So far exceed all instance,[111] all discourse,[112]
That I am ready to distrust mine eyes,[113]
And wrangle with my reason that persuades me
To any other trust but that I am mad,
2130Or else the lady’s mad.[114] Yet if ’twere so,
She could not sway[115] her house, command her followers,
Take and give back affairs and their dispatch,[116]
With such a smooth, discreet, and stable bearing
As I perceive she does. There’s something in’t
2135That is deceivable.[117]
Enter Olivia, and Priest.[118]
But here the lady comes.

Blame not this haste of mine. If you mean well,
Now go with me, and with this holy man,
Into the chantry by;[119] there before him,
2140And underneath that consecrated roof,
Plight me the full assurance of your faith,[120]
That my most jealous[121] and too doubtful soul
May live at peace.[122] He shall conceal it,
Whiles[123] you are willing it shall come to note[124]
2145What time[125] we will our celebration[126] keep
According to my birth.[127] What do you say?

I’ll follow this good man, and go with you,
And having sworn truth, ever will be true.

Then lead the way, good father, and heavens so shine
2150That they may fairly note[128] this act of mine.

  1. Sebastian, sightseeing as arranged at 3.3, enters trying to get clear of the Clown, who has evidently been dogging him for some time.
  2. Kept up.
  3. Give vent to, let out. The Clown pretends that Sebastian is using this ordinary word affectedly to mean "utter forth" (a use becoming popular about this time). Compare his mockery of "element" at TLN 1269-1270. Possibly also a farting joke.
  4. i.e. I fear the great clumsy world will turn out to be an affected townsman. Originally "cockney" meant "nestle-cock, mother's pet," was then applied disparagingly to adults spoiled in their upbringing, and by transference to townspeople with no country skills. "Londoners . . . are in reproach called Cockneys, and eaters of buttered toasts" (Fynes Moryson, An Itinerary, 1617).
  5. i.e. stop pretending you don't know me (literally, "unbelt your aloofness"). The Clown is adopting in mockery the affected speech of which he accuses Sebastian.
  6. A "merry Greek" was a familiar term for a roisterer, a cheerful joker. The term is possibly a corruption of "grig" = grasshopper or cricket: "merry as a cricket."
  7. Blows.
  8. Generous (with money, and the threat of blows).
  9. At the rate of calculation of the purchase price as fourteen years' rent, an inflated price since twelve year's rent was the usual market value ("purchase"). A good reputation with fools is worthless anyway.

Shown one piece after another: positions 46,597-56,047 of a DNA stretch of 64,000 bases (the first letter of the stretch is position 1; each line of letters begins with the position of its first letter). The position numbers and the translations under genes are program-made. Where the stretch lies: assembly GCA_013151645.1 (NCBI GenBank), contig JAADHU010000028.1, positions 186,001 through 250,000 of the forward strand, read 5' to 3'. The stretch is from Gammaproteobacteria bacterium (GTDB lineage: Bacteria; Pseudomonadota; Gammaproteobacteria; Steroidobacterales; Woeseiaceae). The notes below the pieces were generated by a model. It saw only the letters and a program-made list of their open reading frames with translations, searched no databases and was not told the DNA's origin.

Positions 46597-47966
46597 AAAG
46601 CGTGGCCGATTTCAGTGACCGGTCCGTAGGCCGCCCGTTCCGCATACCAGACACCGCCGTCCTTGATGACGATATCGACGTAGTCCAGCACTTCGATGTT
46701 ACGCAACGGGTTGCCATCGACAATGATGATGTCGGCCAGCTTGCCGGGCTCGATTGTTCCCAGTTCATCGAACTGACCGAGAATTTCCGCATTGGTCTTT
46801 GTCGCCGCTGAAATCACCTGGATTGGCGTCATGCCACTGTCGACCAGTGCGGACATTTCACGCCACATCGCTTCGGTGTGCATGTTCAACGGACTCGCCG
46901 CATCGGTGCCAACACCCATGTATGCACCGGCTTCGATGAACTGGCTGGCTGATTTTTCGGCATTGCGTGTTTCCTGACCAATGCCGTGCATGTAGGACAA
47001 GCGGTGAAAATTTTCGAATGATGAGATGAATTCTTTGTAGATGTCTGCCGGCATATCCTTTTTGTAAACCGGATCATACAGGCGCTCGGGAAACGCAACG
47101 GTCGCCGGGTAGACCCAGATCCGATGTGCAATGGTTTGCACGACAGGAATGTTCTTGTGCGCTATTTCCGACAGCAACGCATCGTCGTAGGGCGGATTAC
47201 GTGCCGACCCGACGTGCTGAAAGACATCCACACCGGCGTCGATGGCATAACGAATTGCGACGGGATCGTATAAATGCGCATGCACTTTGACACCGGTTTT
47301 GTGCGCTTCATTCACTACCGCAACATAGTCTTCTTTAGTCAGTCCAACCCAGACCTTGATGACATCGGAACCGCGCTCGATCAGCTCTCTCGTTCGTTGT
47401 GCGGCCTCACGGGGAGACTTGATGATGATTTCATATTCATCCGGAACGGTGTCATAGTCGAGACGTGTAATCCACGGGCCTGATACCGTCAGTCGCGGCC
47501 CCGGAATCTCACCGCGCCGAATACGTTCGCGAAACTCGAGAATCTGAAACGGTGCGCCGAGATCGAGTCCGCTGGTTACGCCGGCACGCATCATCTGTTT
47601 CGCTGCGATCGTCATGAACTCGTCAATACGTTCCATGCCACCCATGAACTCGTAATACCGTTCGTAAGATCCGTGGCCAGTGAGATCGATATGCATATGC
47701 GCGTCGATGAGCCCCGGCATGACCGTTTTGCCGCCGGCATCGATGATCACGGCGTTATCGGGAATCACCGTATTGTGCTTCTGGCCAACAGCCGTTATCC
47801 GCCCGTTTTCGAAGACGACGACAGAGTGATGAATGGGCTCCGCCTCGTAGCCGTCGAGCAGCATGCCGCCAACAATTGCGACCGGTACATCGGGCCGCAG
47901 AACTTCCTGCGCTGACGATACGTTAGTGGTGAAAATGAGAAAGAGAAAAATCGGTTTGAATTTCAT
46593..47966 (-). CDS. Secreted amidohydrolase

10. Compare Rom. TLN 2695-2696, "Then will I lay the serving-creature's dagger on your pate."
  11. Immediately.
  12. I'll use a different route for my purpose (proverbial).
  13. Lawsuit for assault (which Sir Andrew goes on to admit has no basis in law).
  14. Dagger. Compare Rom. TLN 2702-2703, "I will dry-beat you with an iron wit, and put up my iron dagger."
  15. Blooded, initiated into fighting.
  16. (a) test, (b) incite.
  17. Impudent.
  18. She may, possibly like Antonio with Viola in 3.4, throw herself between the combatants (so Nunn film).
  19. Many options are open to the actor of Sir Toby in how to play this single word.
  20. Ruffian. Presumably they are amazed at Olivia's open display of affection for "Cesario." Compare Shr. TLN 1398, "a mad-brain rudesby full of spleen."
  21. Rule, bear sway.
  22. Barbarous.
  23. Assault (a legal term used here in a generalized sense).
  24. Patched together (compare TLN 338-339).
  25. Olivia may have taken "Cesario"s" dazed failure to reply as a further refusal.
  26. My curse upon him.
  27. (a) startled my heart, (b) roused from cover (a hunting term) a hart (deer; compare TLN 26).
  28. She has given her heart to "Cesario," hence Sir Toby's attack was as if on her. Olivia has used the intimate singular form "thee" throughout, which will further bewilder Sebastian.
  29. Taste (hence, "How do I identify what is going on?")
  30. Either . . . or. Compare another accidental lover, in Err. TLN 609, "Sleeping or waking, mad or well advised?"
  31. Let imagination continue to drown my rationality in the river of forgetfulness.
  32. i.e. if only you would do as I wish. Sebastian's agreement in the next line is an astonishing reversal of Olivia's despair.
  33. i.e. "ruled by me".
  34. False beards were standard in the theatre; compare MND TLN 354-356, "your straw-color beard, your orange-tawny beard, your purple-in-grain beard, or your French-crown-color beard."
  35. Although Chaucer and others had comic knights of this name, here he is a priest (for the use of "sir," see note to TLN 1789). Precious stones were thought to be curative, the topaz of lunacy.
  36. Probably (a) parish priest; just possibly (b) assistant curate (a minister appointed on a low salary to act for a non-resident or incapacitated priest).
  37. This, like "Nay, I prithee," implies some reluctance on the part of the Clown; Maria is again the organiser.